The new (spring) issue of PERSPECTIVES ON POLITICAL SCIENCE is out!
The lead article is by James W. Ceaser--"The American Context of Leo Strauss’s NATURAL RIGHT AND HISTORY." There’s so much wisdom here that I don’t dare summarize. So I’ll offer a few tastes...
On Eastern vs. Western Straussians: "The East has followed one reading in seeing the American founding as reflective of Locke and modern natural right philosphy, and thus in need of direct and visible ’correction’ from without. The West has argued, in any number of ways, that this ’correction’ is already to be found inside the American founding, and in particular inside the Declaration of Independence."
"There are several versons of this [Western] thesis: that the correction in the American founding is not in Locke, whom the Americans thankfully read exoterically rather than esoterically; that Locke, if read differently from Strauss, does already contain that correction; that the whole way in which the problem is stated was transformed by the advent of Christianity, with the result that if Aristotle were to have come back in the eighteenth century, he would assume the body of John Locke."
"Leo Strauss could easily have joined this flabby [anti-totalitarian] consensus in favor of natural rights and become part of the burgeoning ’let’s pretend’ club that was spreading throughout academia....His great offense against the American intellectual establishment was his heretical suggestion that any affirmation of natural rights has something to do with restoring nature."
"Nominalism is the only philosophic category that is listed in the index of NATURAL RIGHT AND HISTORY....Every other entry is a name." (Let me know what the heck this means!)
Peter, you tease, send me a copy, now! I promise to subscribe ASAP.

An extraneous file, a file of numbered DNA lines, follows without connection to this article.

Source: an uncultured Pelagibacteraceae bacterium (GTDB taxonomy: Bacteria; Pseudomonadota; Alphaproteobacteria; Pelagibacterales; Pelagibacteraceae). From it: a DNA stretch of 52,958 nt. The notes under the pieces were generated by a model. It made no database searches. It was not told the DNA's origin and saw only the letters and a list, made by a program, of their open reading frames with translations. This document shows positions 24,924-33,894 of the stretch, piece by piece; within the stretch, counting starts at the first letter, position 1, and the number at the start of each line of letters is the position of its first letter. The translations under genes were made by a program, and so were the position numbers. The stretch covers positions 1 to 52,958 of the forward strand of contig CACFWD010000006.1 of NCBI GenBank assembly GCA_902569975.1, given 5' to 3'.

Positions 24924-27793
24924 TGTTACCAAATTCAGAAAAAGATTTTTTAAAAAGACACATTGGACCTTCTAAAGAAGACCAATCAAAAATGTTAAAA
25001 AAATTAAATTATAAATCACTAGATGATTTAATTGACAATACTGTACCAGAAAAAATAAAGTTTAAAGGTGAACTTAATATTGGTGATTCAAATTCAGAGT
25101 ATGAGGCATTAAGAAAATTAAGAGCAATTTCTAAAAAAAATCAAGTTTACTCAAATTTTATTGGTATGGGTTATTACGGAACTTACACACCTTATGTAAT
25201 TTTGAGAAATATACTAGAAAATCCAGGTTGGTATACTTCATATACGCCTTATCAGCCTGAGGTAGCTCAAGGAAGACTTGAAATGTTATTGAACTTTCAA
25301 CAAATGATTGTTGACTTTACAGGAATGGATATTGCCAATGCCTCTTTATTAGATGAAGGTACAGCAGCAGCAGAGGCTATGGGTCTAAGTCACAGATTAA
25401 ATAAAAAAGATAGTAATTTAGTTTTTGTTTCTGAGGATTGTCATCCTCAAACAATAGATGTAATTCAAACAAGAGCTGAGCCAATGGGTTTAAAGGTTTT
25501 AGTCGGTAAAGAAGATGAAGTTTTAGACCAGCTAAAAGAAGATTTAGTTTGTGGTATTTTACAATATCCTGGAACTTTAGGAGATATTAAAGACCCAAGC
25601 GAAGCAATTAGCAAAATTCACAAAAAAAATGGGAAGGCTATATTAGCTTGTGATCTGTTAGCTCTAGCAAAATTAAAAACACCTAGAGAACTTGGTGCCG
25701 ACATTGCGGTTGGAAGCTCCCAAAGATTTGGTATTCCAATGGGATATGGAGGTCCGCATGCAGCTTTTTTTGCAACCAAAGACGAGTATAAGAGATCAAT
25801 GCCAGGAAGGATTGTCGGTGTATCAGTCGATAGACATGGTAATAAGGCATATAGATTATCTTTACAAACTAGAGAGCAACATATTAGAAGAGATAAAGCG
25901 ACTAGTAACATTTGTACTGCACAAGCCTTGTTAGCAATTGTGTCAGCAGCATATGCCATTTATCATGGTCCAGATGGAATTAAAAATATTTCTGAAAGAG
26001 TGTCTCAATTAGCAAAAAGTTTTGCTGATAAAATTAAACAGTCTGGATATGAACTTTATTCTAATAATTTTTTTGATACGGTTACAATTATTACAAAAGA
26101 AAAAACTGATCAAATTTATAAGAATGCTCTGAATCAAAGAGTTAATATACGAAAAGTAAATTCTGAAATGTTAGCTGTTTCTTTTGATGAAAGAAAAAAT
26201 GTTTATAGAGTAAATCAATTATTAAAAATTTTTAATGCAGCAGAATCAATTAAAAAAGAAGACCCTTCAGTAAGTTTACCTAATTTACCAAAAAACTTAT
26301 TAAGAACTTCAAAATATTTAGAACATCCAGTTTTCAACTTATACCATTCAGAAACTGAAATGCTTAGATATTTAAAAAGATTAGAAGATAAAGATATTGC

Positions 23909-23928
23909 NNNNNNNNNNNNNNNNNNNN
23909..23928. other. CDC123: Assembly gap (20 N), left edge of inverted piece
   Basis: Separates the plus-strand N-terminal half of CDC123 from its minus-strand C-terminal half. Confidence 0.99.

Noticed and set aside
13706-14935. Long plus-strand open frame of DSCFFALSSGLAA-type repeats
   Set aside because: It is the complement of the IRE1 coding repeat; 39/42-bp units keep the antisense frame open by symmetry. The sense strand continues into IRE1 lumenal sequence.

The Delsol issue is proceeding apace.
Holding aside the question of why Strauss’ indexes are always limited to names rather than subjects…an index of personal names is a list that is emphatically non-arbitrary. Each “name” designates one person or being, so that the “name” and the “being” it designates are virtually convertible. Such an index at least implies a philosophy rooted in objective truth or reality.
“Nominalism” is that philosophy which denies any intrinsic relationship between “name” and “being.” All names are merely imposed by men on arbitrary aggregations of things for the convenience of the limited human mind.
So isn’t it a little Straussian joke to include “nominalism” which after all designates a unique and specific philosophy? Its inclusion within such an index of “names” is a kind of self-refutation.
dennis, good answer. paul, send me your exact address in an email...
Who compiled the index to NRH? Harry Jaffa said he had something to do with the production of the text. I'll give him a call.
Dennis' answer get at something important, but it very well could go beyond a Straussian "joke." My short answer is to say that the meaning of nominalism's inclusion in the index might be found in Michael Gillespie's new book, which shows the way in which nominalism was the theological revolution that preceded the modern philosophical one. Hobbes is unthinkable without Scotus and Ockham.